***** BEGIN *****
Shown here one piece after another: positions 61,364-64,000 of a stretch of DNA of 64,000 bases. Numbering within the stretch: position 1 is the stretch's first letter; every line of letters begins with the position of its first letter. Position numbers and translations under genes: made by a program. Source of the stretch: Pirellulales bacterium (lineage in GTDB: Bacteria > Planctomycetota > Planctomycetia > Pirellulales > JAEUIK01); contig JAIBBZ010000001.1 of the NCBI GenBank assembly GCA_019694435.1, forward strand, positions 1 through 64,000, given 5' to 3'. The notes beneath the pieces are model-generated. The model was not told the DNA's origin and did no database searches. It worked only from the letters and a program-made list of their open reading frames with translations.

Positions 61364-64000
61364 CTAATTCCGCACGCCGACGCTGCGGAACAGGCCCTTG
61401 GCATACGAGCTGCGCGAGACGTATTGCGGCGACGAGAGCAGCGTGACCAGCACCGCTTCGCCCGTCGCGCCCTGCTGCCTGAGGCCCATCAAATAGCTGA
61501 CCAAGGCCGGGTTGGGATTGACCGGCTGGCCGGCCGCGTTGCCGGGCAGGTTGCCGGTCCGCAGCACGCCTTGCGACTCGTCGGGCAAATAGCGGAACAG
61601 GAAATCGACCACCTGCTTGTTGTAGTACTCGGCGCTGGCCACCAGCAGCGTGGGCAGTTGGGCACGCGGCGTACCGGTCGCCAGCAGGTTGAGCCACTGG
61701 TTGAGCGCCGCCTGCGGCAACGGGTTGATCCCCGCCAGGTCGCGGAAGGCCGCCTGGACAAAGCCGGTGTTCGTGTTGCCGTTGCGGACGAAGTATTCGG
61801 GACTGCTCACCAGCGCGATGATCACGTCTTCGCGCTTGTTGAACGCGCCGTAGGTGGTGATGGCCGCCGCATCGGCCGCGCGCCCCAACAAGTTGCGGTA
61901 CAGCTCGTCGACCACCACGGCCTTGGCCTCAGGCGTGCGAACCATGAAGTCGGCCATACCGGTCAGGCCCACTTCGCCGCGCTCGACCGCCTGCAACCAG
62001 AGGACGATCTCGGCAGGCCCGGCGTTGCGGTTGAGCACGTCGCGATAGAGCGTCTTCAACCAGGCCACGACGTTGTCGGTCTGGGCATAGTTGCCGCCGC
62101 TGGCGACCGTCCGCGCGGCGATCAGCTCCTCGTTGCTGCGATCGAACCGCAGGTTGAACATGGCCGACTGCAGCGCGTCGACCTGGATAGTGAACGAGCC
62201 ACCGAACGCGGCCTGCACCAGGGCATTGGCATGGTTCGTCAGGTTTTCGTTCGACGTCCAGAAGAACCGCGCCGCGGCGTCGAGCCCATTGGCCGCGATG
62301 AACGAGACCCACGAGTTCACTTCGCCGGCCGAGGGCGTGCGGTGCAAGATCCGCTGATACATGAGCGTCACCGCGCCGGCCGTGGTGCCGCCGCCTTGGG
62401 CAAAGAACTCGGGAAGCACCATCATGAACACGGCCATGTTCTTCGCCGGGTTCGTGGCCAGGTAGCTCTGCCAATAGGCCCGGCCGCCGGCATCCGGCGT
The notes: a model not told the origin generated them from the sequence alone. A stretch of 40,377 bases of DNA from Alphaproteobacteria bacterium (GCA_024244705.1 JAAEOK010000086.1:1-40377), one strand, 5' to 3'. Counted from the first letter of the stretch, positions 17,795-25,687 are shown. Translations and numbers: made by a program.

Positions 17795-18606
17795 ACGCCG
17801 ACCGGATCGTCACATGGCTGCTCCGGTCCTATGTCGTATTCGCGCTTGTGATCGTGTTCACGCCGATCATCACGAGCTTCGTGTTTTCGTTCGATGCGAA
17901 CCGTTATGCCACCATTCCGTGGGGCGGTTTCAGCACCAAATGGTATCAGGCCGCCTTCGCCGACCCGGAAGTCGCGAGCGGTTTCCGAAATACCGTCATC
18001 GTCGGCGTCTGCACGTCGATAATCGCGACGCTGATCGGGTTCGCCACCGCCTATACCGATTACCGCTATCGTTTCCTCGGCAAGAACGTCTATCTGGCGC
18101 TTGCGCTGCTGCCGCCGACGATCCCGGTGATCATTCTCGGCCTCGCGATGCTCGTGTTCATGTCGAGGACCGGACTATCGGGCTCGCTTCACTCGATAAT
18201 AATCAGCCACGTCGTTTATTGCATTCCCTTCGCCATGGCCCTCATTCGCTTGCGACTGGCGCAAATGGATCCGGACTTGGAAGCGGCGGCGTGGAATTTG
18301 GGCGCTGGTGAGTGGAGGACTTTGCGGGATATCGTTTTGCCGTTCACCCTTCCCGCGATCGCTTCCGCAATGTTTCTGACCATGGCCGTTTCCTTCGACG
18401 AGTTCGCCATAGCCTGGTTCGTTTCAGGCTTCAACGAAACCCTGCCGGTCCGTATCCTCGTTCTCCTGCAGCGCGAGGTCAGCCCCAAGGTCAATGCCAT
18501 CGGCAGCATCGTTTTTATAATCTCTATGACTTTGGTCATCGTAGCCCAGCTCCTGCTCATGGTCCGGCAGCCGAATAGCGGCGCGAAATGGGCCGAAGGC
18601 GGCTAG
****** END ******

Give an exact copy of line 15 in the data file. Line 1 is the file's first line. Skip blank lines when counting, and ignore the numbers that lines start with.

The notes: a model not told the origin generated them from the sequence alone. A stretch of 40,377 bases of DNA from Alphaproteobacteria bacterium (GCA_024244705.1 JAAEOK010000086.1:1-40377), one strand, 5' to 3'. Counted from the first letter of the stretch, positions 17,795-25,687 are shown. Translations and numbers: made by a program.